First Nation communities in the East Kootenay region, along with Sixties Scoop survivors from across the nation, have recently begun to receive interim payments for claims made through Collectiva’s Class Action Sixties Scoop Settlement.

On June 1, the Federal Court of Canada approved an order for Collectiva, serving as the administrator of the Sixties Scoop Class Action, to issue $21,000 interim payments for survivors taken from their biological families in the 1960s without consent from the child’s families or their family’s bands.

“Sixties Scoop survivors have waited far too long to be recognized and for the harm done to them to be acknowledged,” said Carolyn Bennett, Minister of Crown-Indigenous Relations in a recent press release.

“Interim payments, which have now begun, ensures survivors will start receiving compensation under the settlement agreement as soon as possible. Compensation alone cannot heal the past and much work remains to address the harm done by the Sixties Scoop. We will continue to work with Indigenous partners so that we can foster the healing needed by survivors, families and communities.”

However, Bennett’s office declined to provide any further comments outside of their press release about the Sixties Scoop in B.C. when asked about the ongoing payments to survivors.

First Nation and Inuit children were apprehended and placed with non-Indigenous parents between 1951 and 1991. The Sixties Scoop Class Action argues that individuals who were taken during the Sixties Scoop suffered significant harm in losing their traditional culture and languages resulting in the loss of many survivors’ cultural identities as adults.

The compensation of the Sixties Scoop Settlement has recently been delayed due to the side effects of the COVID-19 crisis.

According to Collectiva, there were a total of 34,767 requests for individual payment applications filed by June 25, 2020.

Thirty-six per cent of those applications were deemed eligible and approximately four per cent of claims were rejected, but the deadline to file an appeal is currently suspended.

That means there have been approximately 12,551 individuals deemed eligible for payments as part of a national settlement between the Government of Canada and plaintiffs representing Sixties Scoop survivors.

There is an additional order for interim payments being reviewed by the Ontario Superior Court who is also presiding over the Sixties Scoop Settlement.

While submissions for the settlement are still pending for some, Klein Lawyers Vancouver-based lawyer Doug Lennox has been working with survivors for six years that the class action lawsuit has been in progress.

“My firm got involved in 2011, so nine years ago and I’ve been actively working on the cases for six years,” said Lennox. “Our firm was one of four firms that advanced the class actions and brought them to settlement. My role at the moment is to try to help clients with the settlement and to try to make the settlement work for them.”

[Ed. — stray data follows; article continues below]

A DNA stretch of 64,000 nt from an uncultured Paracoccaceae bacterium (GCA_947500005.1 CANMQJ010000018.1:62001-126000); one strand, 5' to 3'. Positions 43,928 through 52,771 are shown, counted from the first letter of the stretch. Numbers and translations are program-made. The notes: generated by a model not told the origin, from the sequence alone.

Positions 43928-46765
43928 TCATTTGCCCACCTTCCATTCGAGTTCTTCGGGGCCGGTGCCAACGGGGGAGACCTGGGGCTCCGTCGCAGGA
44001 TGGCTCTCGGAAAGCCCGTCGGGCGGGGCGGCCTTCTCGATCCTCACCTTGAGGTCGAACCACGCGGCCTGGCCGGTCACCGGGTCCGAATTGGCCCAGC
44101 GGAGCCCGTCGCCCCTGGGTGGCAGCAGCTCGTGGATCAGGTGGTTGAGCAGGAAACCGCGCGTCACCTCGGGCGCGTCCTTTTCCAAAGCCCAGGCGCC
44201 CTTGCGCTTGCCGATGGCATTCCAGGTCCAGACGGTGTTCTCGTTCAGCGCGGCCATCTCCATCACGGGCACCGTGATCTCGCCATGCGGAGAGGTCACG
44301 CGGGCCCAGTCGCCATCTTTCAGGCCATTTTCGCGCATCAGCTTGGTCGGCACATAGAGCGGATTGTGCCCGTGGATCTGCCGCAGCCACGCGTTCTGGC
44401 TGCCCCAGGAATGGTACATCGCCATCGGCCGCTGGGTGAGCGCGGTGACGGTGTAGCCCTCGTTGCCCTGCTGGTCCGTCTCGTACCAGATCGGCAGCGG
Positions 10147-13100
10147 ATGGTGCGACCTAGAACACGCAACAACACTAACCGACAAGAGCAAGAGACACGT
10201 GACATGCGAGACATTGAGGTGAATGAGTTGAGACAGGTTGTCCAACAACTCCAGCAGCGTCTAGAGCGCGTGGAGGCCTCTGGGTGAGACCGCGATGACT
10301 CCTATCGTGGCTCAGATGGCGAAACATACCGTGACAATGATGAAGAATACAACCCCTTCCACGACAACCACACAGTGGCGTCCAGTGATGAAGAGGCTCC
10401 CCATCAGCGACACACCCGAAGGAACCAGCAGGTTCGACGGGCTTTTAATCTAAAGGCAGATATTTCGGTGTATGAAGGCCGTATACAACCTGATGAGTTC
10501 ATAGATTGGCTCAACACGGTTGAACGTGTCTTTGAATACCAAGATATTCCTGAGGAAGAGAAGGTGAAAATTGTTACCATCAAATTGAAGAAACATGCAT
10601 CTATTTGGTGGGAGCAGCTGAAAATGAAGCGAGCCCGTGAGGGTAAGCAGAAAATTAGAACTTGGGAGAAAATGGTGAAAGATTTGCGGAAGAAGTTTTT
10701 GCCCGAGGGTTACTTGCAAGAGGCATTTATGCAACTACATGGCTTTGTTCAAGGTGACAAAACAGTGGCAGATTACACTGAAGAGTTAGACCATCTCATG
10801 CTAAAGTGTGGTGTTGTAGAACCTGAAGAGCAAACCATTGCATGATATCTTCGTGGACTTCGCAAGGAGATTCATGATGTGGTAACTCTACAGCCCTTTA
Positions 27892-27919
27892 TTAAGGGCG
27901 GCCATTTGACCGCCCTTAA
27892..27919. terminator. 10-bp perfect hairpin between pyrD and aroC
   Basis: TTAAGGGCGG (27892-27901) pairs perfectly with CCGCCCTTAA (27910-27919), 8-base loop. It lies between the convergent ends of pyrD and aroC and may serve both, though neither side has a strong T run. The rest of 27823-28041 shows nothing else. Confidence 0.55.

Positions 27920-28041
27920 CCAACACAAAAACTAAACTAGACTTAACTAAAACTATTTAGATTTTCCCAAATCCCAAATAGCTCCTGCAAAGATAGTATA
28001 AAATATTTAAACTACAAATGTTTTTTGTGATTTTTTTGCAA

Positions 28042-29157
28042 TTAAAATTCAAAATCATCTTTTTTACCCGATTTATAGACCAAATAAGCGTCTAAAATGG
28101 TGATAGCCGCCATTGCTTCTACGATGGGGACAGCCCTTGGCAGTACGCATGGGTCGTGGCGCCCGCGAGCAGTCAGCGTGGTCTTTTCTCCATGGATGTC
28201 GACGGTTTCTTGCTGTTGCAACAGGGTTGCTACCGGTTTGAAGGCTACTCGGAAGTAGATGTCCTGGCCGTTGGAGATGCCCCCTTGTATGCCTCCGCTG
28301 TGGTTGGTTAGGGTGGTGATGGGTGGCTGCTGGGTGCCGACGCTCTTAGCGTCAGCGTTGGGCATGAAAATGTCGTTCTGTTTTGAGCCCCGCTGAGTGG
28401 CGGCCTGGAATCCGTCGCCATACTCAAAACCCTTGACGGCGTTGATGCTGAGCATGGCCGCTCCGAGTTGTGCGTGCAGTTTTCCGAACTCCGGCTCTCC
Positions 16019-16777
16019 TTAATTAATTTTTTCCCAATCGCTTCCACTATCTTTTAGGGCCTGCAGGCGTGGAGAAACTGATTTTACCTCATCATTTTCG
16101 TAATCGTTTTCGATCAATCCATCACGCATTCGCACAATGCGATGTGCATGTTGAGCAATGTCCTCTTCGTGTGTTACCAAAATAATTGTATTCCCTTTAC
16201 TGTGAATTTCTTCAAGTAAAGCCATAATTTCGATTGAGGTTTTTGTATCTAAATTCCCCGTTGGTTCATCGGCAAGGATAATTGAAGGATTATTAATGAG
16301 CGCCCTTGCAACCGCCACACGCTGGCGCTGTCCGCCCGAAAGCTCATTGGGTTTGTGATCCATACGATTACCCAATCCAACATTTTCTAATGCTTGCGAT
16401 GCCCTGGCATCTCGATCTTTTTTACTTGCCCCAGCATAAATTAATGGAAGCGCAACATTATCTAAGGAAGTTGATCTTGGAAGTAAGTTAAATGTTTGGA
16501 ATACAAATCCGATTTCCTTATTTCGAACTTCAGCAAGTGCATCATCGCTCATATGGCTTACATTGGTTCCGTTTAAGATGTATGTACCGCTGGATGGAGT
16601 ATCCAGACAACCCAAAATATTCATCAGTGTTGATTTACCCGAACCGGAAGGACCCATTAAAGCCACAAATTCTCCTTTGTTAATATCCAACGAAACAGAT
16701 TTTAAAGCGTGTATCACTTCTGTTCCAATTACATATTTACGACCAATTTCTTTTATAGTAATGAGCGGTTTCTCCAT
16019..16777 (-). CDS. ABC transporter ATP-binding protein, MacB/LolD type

Klein Lawyers worked with legal representation from three other firms to help bring about change for survivors from one of the darkest chapters in Canada’s history.

Lennox grew interested in working on the Sixties Scoop Settlement after learning about the residential school survivors class action.

“The residential school class actions were very famous and a very important part of our legal history, and our attempt to right a terrible wrong,” he explained. “As I came to know clients who had called our firm about the scoop, I came to understand that it was another chapter in our history and that many of the wrongs that had been done to Indigenous people through the residential school system hadn’t stopped, but had continued in other ways, so working on scoop has been a way for me to try to repair some of that history and I hope to help in the reconciliation process.”

He remains optimistic that Canadians will be able to learn about their history through the Sixties Scoop Settlement.

“These cases are obviously important for Indigenous people, but I think they’re important for the rest of Canada to understand the history of our country,” said Lennox. “When you have class actions like this, and a settlement like this, there is an education role to understand what happened in the past and how we need to move forward to avoid those types of mistakes in the future.”

Lennox noted the Sixties Scoop Foundation is in the process of recording the events that occurred during the apprehension of Indigenous children in the 1960s to form a legacy that can be used to raise awareness about Canadian history.

According to Collectiva’s website, there will be up to $50 million approved for a Sixties Scoop Healing Foundation.

“One of the things that is coming out of the settlement is the Sixties Scoop Foundation and there was money set aside from reconciliation projects that will form a legacy for this case,” he explained. “It’s not just about individuals getting compensation, which is very important, but there will be a lasting record of this, and the foundation can help bring about the social change and culture that we all need.”

While the COVID-19 pandemic has created some barriers for legal teams to meet with survivors and to collect outstanding documents, Lennox and his peers are committed to reviewing 34,767 applications to determine eligibility in the national settlement.

After all claims have been reviewed and interim cheques have been distributed, a settlement of up to $750 million for individual payments can be reached but it’s difficult for legal teams to predict how much longer the process will continue.

“We’re doing our best and we’re working to get people paid as quickly as possible,” said Lennox, noting that compensation from the settlement is a small step that takes place in promoting healing from the Sixties Scoop.

To learn more about the Sixties Scoop Foundation, please visit: